It is likely that all vaccines will require a booster because the durability of protection for the vaccines is unknown and to create an added immune response that’s targeted at the South African variant. The winter storm that hit Texas and the resulting power grid collapse unfortunately put Texas “at the bottom of the nation in terms of vaccinations.”

Regarding reopening of schools, the priority, he stated, should be to get teachers and the school staff vaccinated as quickly as possible.

Thanking Dr. Hotez for his unstinting tribute to India’s efforts in getting the vaccines out to the world,  Consul General Aseem Mahajan observed that India was “running one of the largest vaccination drives in the world.” He expressed his pride that India is not only the biggest producer of generic drugs, has the largest number of FDA approved facilities but is the largest vaccine manufacturer in the world producing millions of doses.

More importantly, in  keeping with its “tradition of sharing with the world,” India has exported these vaccines to many countries. He also noted the upswing in the medical partnerships emerging between the US and India in this pandemic. In terms of medical devices manufacturing, India is one of the largest destinations in Asia and many American companies have  expressed an interest in collaborating with India on this front.

Senior Vice President and Dean of Clinical affairs at Baylor College of Medicine Dr James McDeavitt has been leading the college’s operational response to COVID-19. Certain practices, he explained, will linger such as masking for travel, shopping or the workplace during cough and cold bouts.

Telehealth will also be durable as it’s more convenient and cost effective. It will work better in psychiatric disease and behavioral health issues as there’s less stigma to receiving counseling and cognitive behavioral therapy through telehealth links.  It will also give rise to virtual medical tourism as one can now get a second opinion from a world expert in the comfort of their own home and for a lot less.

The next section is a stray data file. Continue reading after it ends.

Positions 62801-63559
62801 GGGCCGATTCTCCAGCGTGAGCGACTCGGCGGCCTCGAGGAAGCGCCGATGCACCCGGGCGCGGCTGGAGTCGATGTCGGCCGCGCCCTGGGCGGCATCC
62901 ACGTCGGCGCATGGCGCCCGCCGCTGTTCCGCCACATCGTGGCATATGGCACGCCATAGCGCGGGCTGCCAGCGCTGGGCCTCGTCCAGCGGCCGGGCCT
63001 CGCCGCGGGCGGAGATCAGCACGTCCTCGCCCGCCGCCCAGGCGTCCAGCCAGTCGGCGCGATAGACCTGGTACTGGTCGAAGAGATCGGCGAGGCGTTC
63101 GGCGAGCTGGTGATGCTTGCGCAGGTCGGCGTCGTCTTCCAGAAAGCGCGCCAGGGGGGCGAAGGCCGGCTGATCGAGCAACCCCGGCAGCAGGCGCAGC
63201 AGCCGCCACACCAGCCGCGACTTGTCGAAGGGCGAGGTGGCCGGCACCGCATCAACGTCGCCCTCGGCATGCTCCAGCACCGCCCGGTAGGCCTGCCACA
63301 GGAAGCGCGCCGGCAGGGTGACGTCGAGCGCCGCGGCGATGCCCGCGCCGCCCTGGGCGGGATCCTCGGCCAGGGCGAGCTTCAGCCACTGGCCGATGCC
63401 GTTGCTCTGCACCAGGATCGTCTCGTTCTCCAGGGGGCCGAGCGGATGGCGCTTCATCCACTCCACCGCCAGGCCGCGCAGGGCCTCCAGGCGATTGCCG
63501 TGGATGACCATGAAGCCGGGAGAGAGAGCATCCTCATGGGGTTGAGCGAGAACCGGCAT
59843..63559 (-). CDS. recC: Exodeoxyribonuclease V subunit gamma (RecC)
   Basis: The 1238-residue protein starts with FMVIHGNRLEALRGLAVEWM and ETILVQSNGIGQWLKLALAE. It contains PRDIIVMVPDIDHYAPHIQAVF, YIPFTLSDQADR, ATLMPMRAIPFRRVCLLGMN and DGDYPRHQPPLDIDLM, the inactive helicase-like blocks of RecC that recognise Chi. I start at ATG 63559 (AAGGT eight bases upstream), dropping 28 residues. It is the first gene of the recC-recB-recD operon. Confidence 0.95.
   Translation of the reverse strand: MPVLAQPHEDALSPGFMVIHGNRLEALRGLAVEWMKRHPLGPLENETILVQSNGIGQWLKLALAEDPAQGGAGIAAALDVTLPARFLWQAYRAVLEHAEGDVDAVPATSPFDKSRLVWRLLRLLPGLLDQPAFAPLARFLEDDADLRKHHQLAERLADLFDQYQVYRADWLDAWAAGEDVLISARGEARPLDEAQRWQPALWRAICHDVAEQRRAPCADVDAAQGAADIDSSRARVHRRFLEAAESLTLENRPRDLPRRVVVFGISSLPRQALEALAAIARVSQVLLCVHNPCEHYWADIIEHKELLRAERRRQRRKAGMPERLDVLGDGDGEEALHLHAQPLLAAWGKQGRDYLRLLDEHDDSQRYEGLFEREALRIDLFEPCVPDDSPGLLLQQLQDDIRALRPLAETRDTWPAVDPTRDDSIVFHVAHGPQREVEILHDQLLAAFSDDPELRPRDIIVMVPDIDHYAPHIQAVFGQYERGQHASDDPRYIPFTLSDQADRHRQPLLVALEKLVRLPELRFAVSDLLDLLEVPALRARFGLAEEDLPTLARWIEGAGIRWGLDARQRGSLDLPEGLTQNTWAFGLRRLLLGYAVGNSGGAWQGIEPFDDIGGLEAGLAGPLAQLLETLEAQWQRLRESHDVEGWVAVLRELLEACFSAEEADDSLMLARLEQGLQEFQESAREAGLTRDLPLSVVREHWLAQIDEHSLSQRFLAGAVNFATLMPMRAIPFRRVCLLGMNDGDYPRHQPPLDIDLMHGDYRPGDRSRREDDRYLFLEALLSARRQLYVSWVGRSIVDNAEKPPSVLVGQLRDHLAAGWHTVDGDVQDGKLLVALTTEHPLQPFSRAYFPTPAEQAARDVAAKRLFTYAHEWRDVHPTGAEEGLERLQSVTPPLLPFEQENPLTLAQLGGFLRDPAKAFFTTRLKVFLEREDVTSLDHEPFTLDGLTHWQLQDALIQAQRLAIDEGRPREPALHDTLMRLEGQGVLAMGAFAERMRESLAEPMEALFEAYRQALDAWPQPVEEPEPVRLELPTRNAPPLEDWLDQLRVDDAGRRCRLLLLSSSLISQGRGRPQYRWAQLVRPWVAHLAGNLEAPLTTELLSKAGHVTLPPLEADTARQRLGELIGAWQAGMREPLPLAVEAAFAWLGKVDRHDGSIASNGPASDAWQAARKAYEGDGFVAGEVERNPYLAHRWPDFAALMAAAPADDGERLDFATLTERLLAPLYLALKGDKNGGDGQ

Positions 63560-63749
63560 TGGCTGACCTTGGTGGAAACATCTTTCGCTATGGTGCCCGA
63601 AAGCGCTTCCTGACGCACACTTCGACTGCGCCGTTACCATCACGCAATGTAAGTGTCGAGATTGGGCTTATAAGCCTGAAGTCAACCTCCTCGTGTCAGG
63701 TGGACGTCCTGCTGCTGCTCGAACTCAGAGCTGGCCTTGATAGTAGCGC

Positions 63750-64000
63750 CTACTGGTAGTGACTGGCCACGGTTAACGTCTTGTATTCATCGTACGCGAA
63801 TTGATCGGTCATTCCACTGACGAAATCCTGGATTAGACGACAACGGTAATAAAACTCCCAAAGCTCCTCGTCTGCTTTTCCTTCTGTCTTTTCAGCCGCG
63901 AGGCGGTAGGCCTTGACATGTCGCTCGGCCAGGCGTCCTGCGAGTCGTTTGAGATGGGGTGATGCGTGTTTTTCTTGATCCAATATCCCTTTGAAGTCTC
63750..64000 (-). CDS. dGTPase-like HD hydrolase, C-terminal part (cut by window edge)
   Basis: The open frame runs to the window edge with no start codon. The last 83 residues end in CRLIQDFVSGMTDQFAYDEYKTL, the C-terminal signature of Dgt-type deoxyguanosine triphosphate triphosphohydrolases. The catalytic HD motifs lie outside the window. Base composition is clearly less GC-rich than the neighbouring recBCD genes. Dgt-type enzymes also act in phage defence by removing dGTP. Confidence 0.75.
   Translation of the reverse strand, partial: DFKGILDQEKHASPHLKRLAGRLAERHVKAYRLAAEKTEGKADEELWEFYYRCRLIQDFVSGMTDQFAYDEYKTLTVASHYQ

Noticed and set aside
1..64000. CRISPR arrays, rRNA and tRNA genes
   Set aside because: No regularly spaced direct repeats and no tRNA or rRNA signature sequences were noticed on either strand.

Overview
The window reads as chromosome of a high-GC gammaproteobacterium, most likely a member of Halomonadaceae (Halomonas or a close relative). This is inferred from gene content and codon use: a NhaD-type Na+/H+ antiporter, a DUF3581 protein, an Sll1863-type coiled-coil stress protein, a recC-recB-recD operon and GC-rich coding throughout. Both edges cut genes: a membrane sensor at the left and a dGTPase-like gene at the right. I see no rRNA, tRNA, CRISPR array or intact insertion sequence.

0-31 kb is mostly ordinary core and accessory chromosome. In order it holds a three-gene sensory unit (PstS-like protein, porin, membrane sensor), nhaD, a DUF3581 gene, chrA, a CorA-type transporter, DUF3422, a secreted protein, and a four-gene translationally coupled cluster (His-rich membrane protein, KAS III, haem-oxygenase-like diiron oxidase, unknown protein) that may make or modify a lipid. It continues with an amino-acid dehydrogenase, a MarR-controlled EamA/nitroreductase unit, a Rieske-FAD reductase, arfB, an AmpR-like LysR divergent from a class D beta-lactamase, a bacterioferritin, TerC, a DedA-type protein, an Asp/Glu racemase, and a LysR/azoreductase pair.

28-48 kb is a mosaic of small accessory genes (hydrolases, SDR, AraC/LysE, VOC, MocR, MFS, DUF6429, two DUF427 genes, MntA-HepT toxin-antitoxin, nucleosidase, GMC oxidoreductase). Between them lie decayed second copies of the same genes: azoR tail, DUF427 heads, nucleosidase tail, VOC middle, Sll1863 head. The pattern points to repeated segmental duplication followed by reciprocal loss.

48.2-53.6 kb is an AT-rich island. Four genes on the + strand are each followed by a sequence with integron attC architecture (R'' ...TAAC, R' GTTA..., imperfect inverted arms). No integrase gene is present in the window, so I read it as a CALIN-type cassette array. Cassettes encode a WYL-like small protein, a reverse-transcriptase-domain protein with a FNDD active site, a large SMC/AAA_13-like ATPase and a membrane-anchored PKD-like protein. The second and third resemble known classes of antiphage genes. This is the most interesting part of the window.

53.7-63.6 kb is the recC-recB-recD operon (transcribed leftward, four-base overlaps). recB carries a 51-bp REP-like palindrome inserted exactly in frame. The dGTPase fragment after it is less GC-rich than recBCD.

Regarding which of the three vaccines – Pfizer, Moderna and Johnson &Johnson is the least effective, he stated that they are all 100% effective in preventing severe illness, hospitalization and death and advised the attendees to get the first available vaccine.  Those with multiple medical problems should continue to practice a degree of caution when getting together with those who have been vaccinated because there’s still a chance of transmission.

In response to a question about air travel, Dr. McDeavitt stated that the installation of HEPA filters in airplanes have made domestic travel relatively safe but recommended double masking – a cloth mask over a surgical mask and a plastic face shield for extra precaution. He also cautioned travel to countries where the virus was still surging.


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Manu Shah
Manu Shah is a freelance writer for Indian-American publications. She lives in Houston, Texas.